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    I saw him at RIO, just him and a saxaphone player, I really liked the stuff he did with the Sax player (which was about half the set) but was a bit nonplussed with his drum solo stuff. It consisted of about 20 pieces all no longer than 30 to 40 seconds, all played at blistering speed with a "thank you" then jumpimg into the next track. Bizarre.
    Ian

    I blame Wynton, what was the question?
    There are only 10 types of people in the World, those who understand binary and those that don't.

  20. #20
    Quote Originally Posted by NogbadTheBad View Post
    It consisted of about 20 pieces all no longer than 30 to 40 seconds, all played at blistering speed with a "thank you" then jumpimg into the next track. Bizarre.
    It's his Ruins Alone "signature piece", mainly a medley on outtakes from a dozen-or-so songs (!) from the old Ruins roster. There's a 10-minute clip of this on YT which has had some near 200,000 viewings, I believe. Quite breathtaking, both artistically and physically, especially the sense in which he manages to keep in conjunction with the MIDI synth tracks. This is probably where most "casual" or accidental listeners leave the ferry, though. You have to know Yoshida's music and concept to fully appreciate this far-out approach, but if and/or when you do, there are some profound rewards to be had.

  21. #21
    I was lucky enough to catch him at this year's Supersonic festival in Birmingham (UK) playing with Zeni Geva (in a two-piece alongside KK. Null) and as Ruins Alone and rarely have I been more mesmerised by a musician. I've long been a fan of Ruins and Koenjihyakkei, and recently discovered the album Tundra from Korekyojinn (which, fact fans, literally translates as "This Giant" in honour of his two favourite bands, This Heat and Gentle Giant!), but seeing him live, playing just feet from my face, goes down on my list of "favourite musical moments" ever, which I keep in my head.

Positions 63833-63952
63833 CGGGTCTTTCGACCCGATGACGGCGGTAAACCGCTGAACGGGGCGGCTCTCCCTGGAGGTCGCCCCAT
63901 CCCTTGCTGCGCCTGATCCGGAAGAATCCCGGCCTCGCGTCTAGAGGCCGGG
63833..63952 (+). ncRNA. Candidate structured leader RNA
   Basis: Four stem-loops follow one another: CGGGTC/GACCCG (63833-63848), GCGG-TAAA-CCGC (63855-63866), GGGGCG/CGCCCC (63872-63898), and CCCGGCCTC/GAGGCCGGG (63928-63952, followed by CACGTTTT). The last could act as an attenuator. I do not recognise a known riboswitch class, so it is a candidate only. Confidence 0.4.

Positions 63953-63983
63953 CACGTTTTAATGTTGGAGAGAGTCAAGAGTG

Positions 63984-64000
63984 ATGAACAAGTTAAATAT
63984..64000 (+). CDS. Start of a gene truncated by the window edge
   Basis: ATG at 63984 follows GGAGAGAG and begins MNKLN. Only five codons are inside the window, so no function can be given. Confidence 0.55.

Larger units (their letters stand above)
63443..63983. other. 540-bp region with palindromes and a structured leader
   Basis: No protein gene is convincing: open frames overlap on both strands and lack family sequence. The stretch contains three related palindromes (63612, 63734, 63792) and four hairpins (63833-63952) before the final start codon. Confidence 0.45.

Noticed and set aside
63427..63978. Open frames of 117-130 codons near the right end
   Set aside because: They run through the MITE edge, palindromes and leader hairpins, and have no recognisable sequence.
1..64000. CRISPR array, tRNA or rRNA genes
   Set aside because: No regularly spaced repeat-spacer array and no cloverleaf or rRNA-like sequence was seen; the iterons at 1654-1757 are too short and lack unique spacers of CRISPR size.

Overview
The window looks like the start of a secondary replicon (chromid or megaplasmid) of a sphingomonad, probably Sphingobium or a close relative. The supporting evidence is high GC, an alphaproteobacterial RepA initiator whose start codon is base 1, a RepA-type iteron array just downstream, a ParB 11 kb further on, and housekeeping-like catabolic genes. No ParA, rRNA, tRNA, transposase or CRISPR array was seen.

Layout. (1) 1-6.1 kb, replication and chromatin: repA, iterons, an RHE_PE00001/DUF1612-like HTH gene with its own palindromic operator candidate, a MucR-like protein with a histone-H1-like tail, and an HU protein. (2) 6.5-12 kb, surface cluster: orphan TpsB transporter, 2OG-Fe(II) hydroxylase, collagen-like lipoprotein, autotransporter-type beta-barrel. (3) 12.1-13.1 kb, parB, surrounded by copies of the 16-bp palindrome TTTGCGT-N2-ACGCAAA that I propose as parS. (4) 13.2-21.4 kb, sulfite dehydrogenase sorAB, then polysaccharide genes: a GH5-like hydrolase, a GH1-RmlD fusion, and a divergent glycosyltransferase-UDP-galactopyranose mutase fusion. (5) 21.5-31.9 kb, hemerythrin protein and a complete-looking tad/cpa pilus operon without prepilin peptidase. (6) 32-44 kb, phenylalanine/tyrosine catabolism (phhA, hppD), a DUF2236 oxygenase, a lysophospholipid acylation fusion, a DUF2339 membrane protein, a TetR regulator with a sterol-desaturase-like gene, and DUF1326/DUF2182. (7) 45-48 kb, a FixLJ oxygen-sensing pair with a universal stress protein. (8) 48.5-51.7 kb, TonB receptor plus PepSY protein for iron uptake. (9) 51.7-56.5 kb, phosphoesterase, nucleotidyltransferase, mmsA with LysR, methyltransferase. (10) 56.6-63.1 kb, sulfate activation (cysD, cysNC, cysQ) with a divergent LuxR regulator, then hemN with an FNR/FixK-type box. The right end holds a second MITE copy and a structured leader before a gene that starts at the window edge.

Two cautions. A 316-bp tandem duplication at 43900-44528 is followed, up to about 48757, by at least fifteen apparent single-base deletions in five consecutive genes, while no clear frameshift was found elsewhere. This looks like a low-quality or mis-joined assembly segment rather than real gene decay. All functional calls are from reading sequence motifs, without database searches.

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    What's the relation to Bondage Fruit?

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    I'm here for the moosic NogbadTheBad's Avatar
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    Quote Originally Posted by JAMOOL View Post
    What's the relation to Bondage Fruit?
    Quote Originally Posted by Scrotum Scissor View Post
    Korekyojin initially it was a power trio, with Yoshida and ace guitarist Kido Natsuki (from heavy zeuhl/worldmusic band Bondage Fruit and Piazzolla-disciples Salle Gaveau etc.) and bassist Nasuno Mitsuru (from Altered States, Ground Zero and numerous other seminal 80s/90s/00s nippon acts)
    The guitarist Kido Natsuki from Bondage Fruit is also in the band Korekyojin with Yoshida.
    Ian

    I blame Wynton, what was the question?
    There are only 10 types of people in the World, those who understand binary and those that don't.

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    Alright. I'll have to give them a shot then too. My Yoshida wishlist is about a dozen albums long at this point!

    I picked up the Ruins comp 1986-1992 which is easy to get now and has a lot of real early stuff and everything's remastered to some extent. Everything I've heard from that period outside of Burning Stone has had kinda lo-fi production which suits the music but does obscure how great a drummer he really is. For all the Vander comparisons I think he really plays a lot more like Carl Palmer; so many times I didn't notice he's playing the same "melody" as the bass, similar to how Palmer would mimic Emerson.

  25. #25
    Quote Originally Posted by JAMOOL View Post
    Alright. I'll have to give them a shot then too. My Yoshida wishlist is about a dozen albums long at this point!
    For all the Vander comparisons I think he really plays a lot more like Carl Palmer; so many times I didn't notice he's playing the same "melody" as the bass, similar to how Palmer would mimic Emerson.
    Yoshida told me he can't undetstand why people compare his drumming to Vander Charles Heyward is his main insspiration